By Laurie Fullerton
Hamilton, Bermuda, Oct 11, 2013- Competitors in the Renaissance Re Junior Gold Cup saw the leveling out of the playing field today with results putting Australian Max Quirk in first place with 44 points after two days of solid racing. Milo Gill Taylor from Great Britain is in 2nd place with 58 points and Hattie Rogers of Great Britain is in third placed with 63 points.
“When I came here to Bermuda, I really did not expect to be in the lead,” Quirk said. “But, I will take it.”
Quirk who at age 14 appears to be growing taller every days says that, “I feel this is probably going to be my last Opti regatta because I am getting really tall now but it has been great racing today. I think I may be almost too tall for the Opti now.” The young Australian hopes to move into the Laser fleet as he grows. He says with all the excitement building in Australia about sailing recently, many youths are starting to think big there.
“It would be my dream to be in the Olympics or as a tactician on an America’s Cup boat someday,” Quirk said.
After a series of protest hearings, two British sailors moved up in the standings. For Hattie Rogers, “this is the kind of conditions that I like. I feel like I am sailing a lot better than yesterday.”
After protest hearings, Emil Jarudd of Sweden lost some status in the ranking after he had sailed very well. “Everything came together and I really went fast, much faster over the day as the wind built,” said Emil Jarudd of Sweden before learning he was disqualified from one race. For Enrique Saavedra, who also lost out on one race said it was a question of “understanding the course better today,” he said. “I had good starts today and I was playing the shifts. That was the key for me. I feel as if the key to sailing well here is that you need good concentration and that will give you good speed and good tacks.”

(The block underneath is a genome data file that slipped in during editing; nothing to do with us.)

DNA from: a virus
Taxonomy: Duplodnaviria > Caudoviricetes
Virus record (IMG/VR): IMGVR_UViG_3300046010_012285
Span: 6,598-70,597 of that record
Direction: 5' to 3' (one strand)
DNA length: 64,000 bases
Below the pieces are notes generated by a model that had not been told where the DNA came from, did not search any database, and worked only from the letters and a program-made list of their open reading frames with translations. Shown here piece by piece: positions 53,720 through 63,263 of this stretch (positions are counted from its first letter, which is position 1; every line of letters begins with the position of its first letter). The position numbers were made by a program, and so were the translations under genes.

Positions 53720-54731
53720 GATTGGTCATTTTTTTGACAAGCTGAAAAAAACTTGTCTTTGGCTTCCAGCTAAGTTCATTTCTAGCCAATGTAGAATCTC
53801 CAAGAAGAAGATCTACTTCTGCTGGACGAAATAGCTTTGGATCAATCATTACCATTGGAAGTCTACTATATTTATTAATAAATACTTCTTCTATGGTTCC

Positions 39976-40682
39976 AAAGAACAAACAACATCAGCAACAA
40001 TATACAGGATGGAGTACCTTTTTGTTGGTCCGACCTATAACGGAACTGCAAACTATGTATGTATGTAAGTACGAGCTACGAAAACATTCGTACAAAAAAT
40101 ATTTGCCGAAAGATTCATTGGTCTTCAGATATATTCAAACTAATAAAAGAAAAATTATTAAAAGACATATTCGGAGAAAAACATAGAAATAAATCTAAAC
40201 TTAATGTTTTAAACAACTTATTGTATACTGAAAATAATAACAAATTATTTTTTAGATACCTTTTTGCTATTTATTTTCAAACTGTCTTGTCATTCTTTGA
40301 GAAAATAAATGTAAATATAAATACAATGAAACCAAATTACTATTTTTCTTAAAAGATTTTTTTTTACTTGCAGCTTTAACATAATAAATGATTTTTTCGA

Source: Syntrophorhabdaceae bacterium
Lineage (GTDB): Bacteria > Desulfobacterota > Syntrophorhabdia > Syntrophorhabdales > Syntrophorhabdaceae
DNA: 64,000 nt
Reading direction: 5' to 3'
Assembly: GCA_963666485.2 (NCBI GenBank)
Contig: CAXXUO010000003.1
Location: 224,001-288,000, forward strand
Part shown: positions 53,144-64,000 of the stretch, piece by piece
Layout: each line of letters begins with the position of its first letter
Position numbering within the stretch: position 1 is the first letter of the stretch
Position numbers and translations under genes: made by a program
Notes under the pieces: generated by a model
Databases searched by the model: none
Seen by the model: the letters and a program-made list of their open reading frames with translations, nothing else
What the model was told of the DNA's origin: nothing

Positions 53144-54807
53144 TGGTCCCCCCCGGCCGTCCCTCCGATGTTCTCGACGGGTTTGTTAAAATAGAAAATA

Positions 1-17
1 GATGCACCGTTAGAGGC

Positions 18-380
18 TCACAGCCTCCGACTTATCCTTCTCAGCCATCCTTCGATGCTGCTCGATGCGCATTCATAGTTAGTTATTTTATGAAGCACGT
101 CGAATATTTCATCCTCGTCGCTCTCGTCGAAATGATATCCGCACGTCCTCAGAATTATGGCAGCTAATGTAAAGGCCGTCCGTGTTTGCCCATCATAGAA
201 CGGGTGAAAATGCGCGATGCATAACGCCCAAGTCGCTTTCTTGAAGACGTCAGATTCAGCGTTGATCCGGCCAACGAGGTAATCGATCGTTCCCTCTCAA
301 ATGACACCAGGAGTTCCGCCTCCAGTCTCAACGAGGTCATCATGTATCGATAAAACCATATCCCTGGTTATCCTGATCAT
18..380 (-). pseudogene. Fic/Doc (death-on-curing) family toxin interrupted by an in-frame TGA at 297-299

On the second day of the 11th annual Renaissance Re Jr. Gold Cup – the key to sailing is consistency as all competitors had the choice to throw out their worst race after nine races were completed over two days. As the visiting international sailors began to settle in and get adjusted to the venue, the sailing improved remarkably and these national champions started to pull away from local sailors on the course.
For the other young competitors here at the Junior Gold Cup, reversals of fortune meant it was a bit tougher for Manon Van Dijk of Holland and Campbell Patton of Bermuda who were in the top five yesterday.
Learning and improving seemed to be on all the sailors minds today and although as was the case with Campbell Patton, 12, who said. “I tried to do things differently but I think that I needed to fight to start at the pin end.” Some of the competitors were discouraged and others lost protests after the racing, but were encouraged by coaches throughout the racing.
“There are two things about coaching kids and that is that when they come and they are down and have not been trying that is one thing, but when they have worked hard and things just aren’t going their way that is when we can really coach them,” said sailing coach Paul Doherty. “In this regatta, no one is truly dominating. People who were way up may not stay in the top. The conditions out on the Great Sound are very challenging so it has been a tough event.”
Racing continues at noon on Saturday ion Bermuda’s Great Sound. Sunday racing will be on the Gold Cup Course on Hamilton Harbour.